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A bedrock of logic; a fountain of hope

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“You can use logic to justify anything. That's its power and its flaw.”

A Vulcan holds logic in the highest esteem.  I myself have undertaken the Kolinahr.  I prize logic above all else.  Thus, it is unsettling to be confronted with this assertion.  Perhaps, it is most unsettling for it was my logical deduction that led me to act in a manner of a rather un-Vulcan nature.  I defied the rules I have sworn allegiance to, and betrayed the Captain I faithfully serve.  

A Vulcan acting upon logic and determining to break the rules: many might argue that it was the most human I’ve acted in a long time and pat me on the back with a smile.  Perhaps they would be correct.  Yet it is often mistakenly asserted that Vulcans do not experience emotions.  It stands to reason that among the ebullient Bolians, passionate Klingons and fiercely proud Bajorans with their heart on their sleeves, to use another human expression, Vulcans may appear somewhat cold.  As we often have to politely remind others, our composed outer appearance, however, is the product of years of mental training, and trials of logic; it does not, as many believe, bespeak a complete apathy to the plight of others, and ultimately belies a state of intense reflection which in itself forms part of our active pursuit of logical detachment.  

Perhaps herein lies the crux of the matter.  There are certain people in our lives that simply enhance us, a concept, I believe, that spans all species, including Vulcans, and would be illogical to deny.  Kathryn Janeway is one such person in my life.  It was in this matter that my loyalty to her as a person, as my friend, eclipsed my loyalty to her as Captain.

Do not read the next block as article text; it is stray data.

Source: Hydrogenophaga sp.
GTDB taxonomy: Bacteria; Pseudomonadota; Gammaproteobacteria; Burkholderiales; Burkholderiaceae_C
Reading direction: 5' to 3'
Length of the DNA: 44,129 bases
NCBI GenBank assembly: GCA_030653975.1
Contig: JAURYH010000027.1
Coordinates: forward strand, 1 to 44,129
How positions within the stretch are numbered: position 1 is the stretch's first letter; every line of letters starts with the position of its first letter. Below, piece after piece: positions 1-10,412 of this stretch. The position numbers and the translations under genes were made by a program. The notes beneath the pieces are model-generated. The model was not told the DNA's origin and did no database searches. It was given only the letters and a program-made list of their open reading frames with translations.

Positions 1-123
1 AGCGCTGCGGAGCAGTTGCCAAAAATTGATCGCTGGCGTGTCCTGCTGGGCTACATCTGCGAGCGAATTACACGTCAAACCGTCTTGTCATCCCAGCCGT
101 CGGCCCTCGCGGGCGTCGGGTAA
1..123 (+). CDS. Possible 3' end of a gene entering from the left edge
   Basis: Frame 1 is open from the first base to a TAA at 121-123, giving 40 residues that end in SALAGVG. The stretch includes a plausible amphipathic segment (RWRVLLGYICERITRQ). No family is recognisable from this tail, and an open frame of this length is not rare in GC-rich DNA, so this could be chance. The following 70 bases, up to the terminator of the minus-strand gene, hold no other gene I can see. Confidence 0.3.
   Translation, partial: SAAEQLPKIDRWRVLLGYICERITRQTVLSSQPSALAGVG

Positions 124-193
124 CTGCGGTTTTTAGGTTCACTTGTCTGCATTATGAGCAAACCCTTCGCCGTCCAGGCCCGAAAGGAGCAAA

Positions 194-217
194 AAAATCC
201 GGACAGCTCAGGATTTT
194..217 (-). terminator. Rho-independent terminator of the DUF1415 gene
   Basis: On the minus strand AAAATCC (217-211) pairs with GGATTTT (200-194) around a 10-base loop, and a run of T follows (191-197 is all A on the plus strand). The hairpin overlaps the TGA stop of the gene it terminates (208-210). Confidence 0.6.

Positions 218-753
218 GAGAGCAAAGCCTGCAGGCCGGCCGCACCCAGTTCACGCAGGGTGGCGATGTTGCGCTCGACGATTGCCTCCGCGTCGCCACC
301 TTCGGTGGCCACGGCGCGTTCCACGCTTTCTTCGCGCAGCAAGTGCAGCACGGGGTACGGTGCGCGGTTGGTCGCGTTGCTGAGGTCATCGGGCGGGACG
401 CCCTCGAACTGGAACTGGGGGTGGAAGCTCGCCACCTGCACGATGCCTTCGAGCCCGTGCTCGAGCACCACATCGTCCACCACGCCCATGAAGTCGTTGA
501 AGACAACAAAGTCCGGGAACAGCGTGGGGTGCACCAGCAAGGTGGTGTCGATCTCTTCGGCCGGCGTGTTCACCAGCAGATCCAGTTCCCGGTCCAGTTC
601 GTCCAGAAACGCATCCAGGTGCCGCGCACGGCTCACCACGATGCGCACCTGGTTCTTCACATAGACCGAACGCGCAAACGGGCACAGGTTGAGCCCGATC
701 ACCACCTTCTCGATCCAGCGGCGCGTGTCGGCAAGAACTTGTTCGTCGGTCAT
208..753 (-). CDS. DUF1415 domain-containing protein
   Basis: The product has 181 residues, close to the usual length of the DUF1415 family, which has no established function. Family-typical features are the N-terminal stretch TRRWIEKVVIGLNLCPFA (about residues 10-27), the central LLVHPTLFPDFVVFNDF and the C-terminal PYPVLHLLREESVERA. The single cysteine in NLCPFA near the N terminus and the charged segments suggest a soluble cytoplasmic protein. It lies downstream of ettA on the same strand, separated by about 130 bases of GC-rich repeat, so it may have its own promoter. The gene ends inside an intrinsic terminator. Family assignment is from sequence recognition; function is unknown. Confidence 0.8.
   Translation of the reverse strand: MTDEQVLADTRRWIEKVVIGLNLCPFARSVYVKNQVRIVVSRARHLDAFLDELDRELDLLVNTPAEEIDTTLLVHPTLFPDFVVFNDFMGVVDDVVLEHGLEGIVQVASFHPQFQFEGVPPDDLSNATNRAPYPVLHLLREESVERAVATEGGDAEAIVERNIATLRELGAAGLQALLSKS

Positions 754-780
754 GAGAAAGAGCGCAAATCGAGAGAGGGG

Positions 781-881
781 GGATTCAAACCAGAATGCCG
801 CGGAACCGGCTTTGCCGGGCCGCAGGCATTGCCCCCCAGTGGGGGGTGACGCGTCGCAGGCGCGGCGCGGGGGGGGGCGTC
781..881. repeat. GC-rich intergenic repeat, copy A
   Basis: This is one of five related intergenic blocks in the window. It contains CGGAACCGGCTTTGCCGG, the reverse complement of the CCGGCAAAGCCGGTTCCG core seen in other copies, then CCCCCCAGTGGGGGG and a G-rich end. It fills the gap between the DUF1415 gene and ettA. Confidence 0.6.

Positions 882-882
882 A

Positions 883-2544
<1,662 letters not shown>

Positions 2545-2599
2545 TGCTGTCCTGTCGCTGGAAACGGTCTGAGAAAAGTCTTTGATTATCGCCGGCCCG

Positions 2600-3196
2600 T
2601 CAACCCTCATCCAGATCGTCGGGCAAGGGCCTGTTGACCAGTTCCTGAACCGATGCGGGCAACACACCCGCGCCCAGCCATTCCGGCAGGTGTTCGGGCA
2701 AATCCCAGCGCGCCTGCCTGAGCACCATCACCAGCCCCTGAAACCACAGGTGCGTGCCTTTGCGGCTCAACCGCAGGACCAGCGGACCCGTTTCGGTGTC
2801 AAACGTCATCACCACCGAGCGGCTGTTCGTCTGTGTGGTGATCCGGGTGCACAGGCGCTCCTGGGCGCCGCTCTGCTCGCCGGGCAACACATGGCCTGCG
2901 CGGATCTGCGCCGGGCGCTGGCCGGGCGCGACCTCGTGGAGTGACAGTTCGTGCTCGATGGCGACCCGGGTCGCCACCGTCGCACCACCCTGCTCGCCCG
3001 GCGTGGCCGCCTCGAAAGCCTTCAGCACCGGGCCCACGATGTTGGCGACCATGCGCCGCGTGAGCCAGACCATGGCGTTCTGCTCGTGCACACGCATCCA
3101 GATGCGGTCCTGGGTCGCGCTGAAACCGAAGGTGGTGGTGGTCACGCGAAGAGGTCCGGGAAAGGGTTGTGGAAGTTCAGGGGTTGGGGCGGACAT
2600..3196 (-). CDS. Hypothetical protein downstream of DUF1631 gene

"My logic was not in error... but I was."

Yet, it is clear to me now that my logical assertions regarding the matter on Sikaris were rooted in my friendship with Kathryn Janeway, which transcended our relationship as Lieutenant and Captain.

She has allowed me to know her. Our twenty year friendship has forged the trust that allowed me to know her deeply, see her, and her true nature that resides beneath the calm, commanding, assured exterior.  I, in turn, have welcomed her into my life, felt at ease in her presence, enjoyed the challenges our friendship brings.  Her unique and complex character, at once full of contradictions that seem to exist in harmony, pushes me, forces me to scrutinize my own sense of self and worldview.  These contradictions that humans love with such passion oft perplex Vulcans who have not spent long in the company of the species.  She is akin to a flowing source; her energy for life is strong.  Yet, as Captain, she must now stem that flow in order to provide her crew with a bedrock of stoic hope, determination and objective leadership. 

In a sense, as Captain, the crew demands that she become more Vulcan-like: someone who can bear the mantle of the tough decisions that will be made out here in the Delta Quadrant.  A leader with a singular aim and an unfailing devotion to it.  A leader who will not break under pressure.